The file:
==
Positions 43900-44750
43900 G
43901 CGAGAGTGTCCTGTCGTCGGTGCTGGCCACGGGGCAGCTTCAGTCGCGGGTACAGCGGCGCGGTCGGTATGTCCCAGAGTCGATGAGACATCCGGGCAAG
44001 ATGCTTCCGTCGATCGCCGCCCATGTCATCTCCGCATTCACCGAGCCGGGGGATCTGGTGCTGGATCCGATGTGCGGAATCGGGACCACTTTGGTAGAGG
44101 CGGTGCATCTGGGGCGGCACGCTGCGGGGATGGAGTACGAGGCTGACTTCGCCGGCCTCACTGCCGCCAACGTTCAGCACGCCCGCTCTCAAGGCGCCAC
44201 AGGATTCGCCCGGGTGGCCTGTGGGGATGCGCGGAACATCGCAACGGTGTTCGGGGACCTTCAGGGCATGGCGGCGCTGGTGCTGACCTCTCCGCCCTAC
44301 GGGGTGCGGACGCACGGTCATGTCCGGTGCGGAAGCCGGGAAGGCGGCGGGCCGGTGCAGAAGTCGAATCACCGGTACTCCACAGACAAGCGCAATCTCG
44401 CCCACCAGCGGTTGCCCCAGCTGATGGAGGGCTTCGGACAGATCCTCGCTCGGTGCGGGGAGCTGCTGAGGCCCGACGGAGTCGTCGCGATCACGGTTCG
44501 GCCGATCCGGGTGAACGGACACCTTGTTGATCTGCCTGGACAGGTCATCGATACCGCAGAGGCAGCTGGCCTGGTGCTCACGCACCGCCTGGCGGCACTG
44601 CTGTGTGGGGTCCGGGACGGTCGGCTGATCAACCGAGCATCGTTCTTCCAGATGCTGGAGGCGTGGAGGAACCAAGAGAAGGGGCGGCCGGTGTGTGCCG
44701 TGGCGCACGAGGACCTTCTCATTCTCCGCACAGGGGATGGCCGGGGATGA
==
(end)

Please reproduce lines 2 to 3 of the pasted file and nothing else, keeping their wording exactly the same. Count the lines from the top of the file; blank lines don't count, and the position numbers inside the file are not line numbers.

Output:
43900 G
43901 CGAGAGTGTCCTGTCGTCGGTGCTGGCCACGGGGCAGCTTCAGTCGCGGGTACAGCGGCGCGGTCGGTATGTCCCAGAGTCGATGAGACATCCGGGCAAG